Goodness, this Top Ten really made me think! Turns out, most of my favorite books are the ones that are peopled with distinctive, believable secondary characters whom I feel that I know. (Perhaps that also explains my addiction to the ensemble masterpiece LOST.)
Anyway, I could have easily rattled off 10 favorites from Jane Austen’s works, or from The Lord of the Rings. But, I didn’t even try to pick just one of G.R.R. Martin’s cast of characters from A Song of Fire and Ice, seriously?
1.) Lady Catherine de Bourgh, Pride and Prejudice, by Jane Austen—Austen’s books are rife with hilarious and memorable supporting characters, caricatures really. But, the haughty, domineering (and hilarious) Lady Catherine takes the cake. An authority on everything and everyone, Lady Catherine commands the spotlight. “I must have my share in the conversation!” She reminds Darcy and Colonel Fitzwilliam.
2.) Rusty Everett, Under the Dome by Stephen King—My great sorrow is that Rusty does not even feature in the Under the Dome TV show. But he is one of the most human and memorable characters from the book. Rusty is the everyman, the guy we all root for. Of course, there is Barbie the badass, ex-army superhero. But Rusty is someone whom you know you’ve met … thrust into unusual circumstances, who rises to the occasion.
3.) Peregrin (aka Pippin) Took, The Lord of the Rings, by J.R.R. Tolkien—It’s hard to pick a favorite hobbit, and I wouldn’t dare. But as literary characters go, Pippin is endearing, mischievous, and stellar. He elbows his way into the Fellowship, peers into the Palintir, and charms both Treebeard and the raving mad Denethor. “Fool of a Took!” cries Gandalf, after one of Pippin’s signature gaffs in the Mines of Moria.
4.) Just about everyone in the Harry Potter Series, by J.K. Rowling—Really these books are a cornucopia of delightful, palpable secondary characters. That is why they were able to get so many British greats to take cameos in the films. There are the scene-stealing twins, Fred and George Weasley; the feared and revered Professor McGonagall; the ditzy and dreamy Loony Lovegood; everyone’s favorite fugitive, wizard godfather Sirius Black, Tonks the ass-kicking, punk auror, oh and also Dobby, the house elf, and then Winky, the drunk elf. Really, I must stop, but it’s not easy…
5.) Nelly Dean, Wuthering Heights, by Emily Brontë—I actually do not like Nelly very much at all. She is the original unreliable narrator, presenting her story as if she were not taking sides while in reality she drives along the friction between characters. Knowing Heathcliff is in earshot, Nelly prods Cathy to say it would “degrade her” to marry him.” Decorum prevents me from using the apt word describe Nelly, but it rhymes with witch.
6.) Aunt Dahlia, The Jeeves and Wooster books, by P.G. Wodehouse—Again, I could have picked Aunt Agatha, aka ‘the nephew crusher,’ (or the simpering Madeline Bassett who calls stars “daisy chains,” or the completely daft Barmy Fortheringay Fipps, or Harold ‘Stinker’ Pinker). But Dahlia is the one of my favorites partly for the many whacky schemes into which she ensnares Bertie, but also for her line, “curse all dancing chauffeurs,” uttered after she gets locked out of Brinkley Manor during the servants ball. No wonder, Wodehouse titled a book, Aunts Aren’t Gentlemen.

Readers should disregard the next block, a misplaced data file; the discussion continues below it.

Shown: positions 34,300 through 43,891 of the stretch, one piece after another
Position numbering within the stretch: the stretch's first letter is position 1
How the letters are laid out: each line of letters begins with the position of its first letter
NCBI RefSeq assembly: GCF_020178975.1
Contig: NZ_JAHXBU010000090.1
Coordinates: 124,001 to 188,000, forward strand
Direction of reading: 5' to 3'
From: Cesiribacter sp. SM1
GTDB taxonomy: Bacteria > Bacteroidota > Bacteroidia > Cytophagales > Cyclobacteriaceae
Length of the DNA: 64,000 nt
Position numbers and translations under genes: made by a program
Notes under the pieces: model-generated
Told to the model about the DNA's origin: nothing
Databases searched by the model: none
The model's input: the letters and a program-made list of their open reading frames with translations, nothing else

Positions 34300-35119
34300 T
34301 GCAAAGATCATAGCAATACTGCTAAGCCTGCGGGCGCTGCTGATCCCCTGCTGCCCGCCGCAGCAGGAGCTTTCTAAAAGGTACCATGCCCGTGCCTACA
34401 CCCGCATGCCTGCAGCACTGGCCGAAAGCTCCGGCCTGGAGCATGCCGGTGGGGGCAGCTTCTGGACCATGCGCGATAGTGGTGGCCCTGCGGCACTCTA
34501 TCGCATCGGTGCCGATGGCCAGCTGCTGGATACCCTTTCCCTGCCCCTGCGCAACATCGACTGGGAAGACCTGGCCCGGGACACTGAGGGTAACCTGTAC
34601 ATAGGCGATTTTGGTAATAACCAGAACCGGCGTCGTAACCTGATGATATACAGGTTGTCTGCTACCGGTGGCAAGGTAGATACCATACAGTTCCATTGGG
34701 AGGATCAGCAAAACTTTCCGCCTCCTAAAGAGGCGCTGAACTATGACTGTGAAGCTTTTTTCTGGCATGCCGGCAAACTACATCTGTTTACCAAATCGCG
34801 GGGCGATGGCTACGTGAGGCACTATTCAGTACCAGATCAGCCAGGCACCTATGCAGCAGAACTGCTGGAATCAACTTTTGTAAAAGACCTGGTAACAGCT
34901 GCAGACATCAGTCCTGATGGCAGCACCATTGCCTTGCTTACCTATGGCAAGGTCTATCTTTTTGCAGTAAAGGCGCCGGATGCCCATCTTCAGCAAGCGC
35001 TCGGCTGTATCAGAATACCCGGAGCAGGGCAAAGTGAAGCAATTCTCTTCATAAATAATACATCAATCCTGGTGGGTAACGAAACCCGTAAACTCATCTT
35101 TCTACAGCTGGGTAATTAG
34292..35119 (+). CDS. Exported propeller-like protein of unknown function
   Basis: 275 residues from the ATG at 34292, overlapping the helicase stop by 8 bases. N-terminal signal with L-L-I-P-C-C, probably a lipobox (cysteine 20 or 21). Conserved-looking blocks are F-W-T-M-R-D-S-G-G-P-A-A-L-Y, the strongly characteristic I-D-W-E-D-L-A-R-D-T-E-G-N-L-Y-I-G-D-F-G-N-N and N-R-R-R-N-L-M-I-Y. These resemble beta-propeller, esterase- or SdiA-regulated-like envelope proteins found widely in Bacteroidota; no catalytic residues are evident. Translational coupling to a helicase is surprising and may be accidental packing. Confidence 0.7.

7.) Everyone, Suite Française, by Irène Némirovsky— Némirovsky planned this as a sort of paean to Leo Tolstoy’s War and Peace. It is a wonderful, shattering novel about the early days of World War II in France, as the Germans roll through Paris and the small villages. There are so many finely drawn and distinct characters: the parents of a son missing in battle; wealthy Parisians fleeing to resorts; and the kindly, well-mannered German officer who is also a musician. It is so heartbreaking that this novel was never finished.
8.) Aloysius, Brideshead Revisited, by Evelyn Waugh—Sebastian’s teddy bear, who accompanies him to Oxford and upon most of his forays, is sort of a forerunner to Hobbes, the best friend of Calvin. Unlike that stuffed plush, though, Aloysius never comes to life, but often Sebastian can express his feelings, or avoid them, by attributing them to his teddy. “How silly, Aloysius wouldn’t approve of that at all.”
9.) Nick Adams, In Our Time, by Ernest Hemingway—Ok, so technically Nick is the *main* character. But he is so often the observer, giving us honest, at times awful, insights into those around him, like the brutal, clinical manner of his father in “Indian Camp.” Every few years I reread these stories because I always find something new in Nick’s view of the world. In “Big Two-Hearted River,” there is so much brewing under his subdued reactions to nature. “He went over and sat on the logs. He did not want to rush his sensations any.”
10.) Mma Potokwani, The No. 1 Ladies Detective Series, by Alexander McCall Smith—This bossy, but lovable mistress of the orphanage is like the bizarro Lady Catherine de Bourgh. Mma Potokwani orders people about and makes humorous demands, but all for the good of the orphans for whom she will go to (and push others to) just about any lengths. And of course Mma Ramotswe would not be happily married to the quiet, reserved Mr J.L.B. Matekoni, if Mma Potokwani hadn’t ambushed them with a surprise wedding!